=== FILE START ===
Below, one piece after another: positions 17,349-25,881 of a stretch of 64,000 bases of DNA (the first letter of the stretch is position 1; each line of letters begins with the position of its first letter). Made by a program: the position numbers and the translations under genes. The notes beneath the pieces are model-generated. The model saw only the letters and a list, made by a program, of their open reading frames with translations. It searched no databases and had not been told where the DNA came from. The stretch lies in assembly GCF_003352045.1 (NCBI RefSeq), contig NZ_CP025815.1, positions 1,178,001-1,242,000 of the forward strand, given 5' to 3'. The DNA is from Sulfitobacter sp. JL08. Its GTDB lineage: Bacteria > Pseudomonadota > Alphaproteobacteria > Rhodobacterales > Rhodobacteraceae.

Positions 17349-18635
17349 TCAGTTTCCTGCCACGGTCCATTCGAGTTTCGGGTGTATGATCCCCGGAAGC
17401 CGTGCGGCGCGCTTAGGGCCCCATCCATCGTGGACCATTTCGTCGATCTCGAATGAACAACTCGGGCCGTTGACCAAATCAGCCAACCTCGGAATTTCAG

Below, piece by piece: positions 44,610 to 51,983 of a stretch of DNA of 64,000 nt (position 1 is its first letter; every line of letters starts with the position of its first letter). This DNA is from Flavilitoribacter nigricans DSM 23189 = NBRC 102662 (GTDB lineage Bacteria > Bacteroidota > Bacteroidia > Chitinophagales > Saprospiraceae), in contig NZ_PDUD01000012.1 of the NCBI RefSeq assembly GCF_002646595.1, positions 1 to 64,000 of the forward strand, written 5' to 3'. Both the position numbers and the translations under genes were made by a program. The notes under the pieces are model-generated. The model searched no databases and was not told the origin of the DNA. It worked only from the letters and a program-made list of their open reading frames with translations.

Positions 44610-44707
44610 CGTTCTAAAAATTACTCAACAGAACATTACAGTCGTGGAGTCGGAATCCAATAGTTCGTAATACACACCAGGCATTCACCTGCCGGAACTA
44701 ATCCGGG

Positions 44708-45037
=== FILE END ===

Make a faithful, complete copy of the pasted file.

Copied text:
Below, one piece after another: positions 17,349-25,881 of a stretch of 64,000 bases of DNA (the first letter of the stretch is position 1; each line of letters begins with the position of its first letter). Made by a program: the position numbers and the translations under genes. The notes beneath the pieces are model-generated. The model saw only the letters and a list, made by a program, of their open reading frames with translations. It searched no databases and had not been told where the DNA came from. The stretch lies in assembly GCF_003352045.1 (NCBI RefSeq), contig NZ_CP025815.1, positions 1,178,001-1,242,000 of the forward strand, given 5' to 3'. The DNA is from Sulfitobacter sp. JL08. Its GTDB lineage: Bacteria > Pseudomonadota > Alphaproteobacteria > Rhodobacterales > Rhodobacteraceae.

Positions 17349-18635
17349 TCAGTTTCCTGCCACGGTCCATTCGAGTTTCGGGTGTATGATCCCCGGAAGC
17401 CGTGCGGCGCGCTTAGGGCCCCATCCATCGTGGACCATTTCGTCGATCTCGAATGAACAACTCGGGCCGTTGACCAAATCAGCCAACCTCGGAATTTCAG

Below, piece by piece: positions 44,610 to 51,983 of a stretch of DNA of 64,000 nt (position 1 is its first letter; every line of letters starts with the position of its first letter). This DNA is from Flavilitoribacter nigricans DSM 23189 = NBRC 102662 (GTDB lineage Bacteria > Bacteroidota > Bacteroidia > Chitinophagales > Saprospiraceae), in contig NZ_PDUD01000012.1 of the NCBI RefSeq assembly GCF_002646595.1, positions 1 to 64,000 of the forward strand, written 5' to 3'. Both the position numbers and the translations under genes were made by a program. The notes under the pieces are model-generated. The model searched no databases and was not told the origin of the DNA. It worked only from the letters and a program-made list of their open reading frames with translations.

Positions 44610-44707
44610 CGTTCTAAAAATTACTCAACAGAACATTACAGTCGTGGAGTCGGAATCCAATAGTTCGTAATACACACCAGGCATTCACCTGCCGGAACTA
44701 ATCCGGG

Positions 44708-45037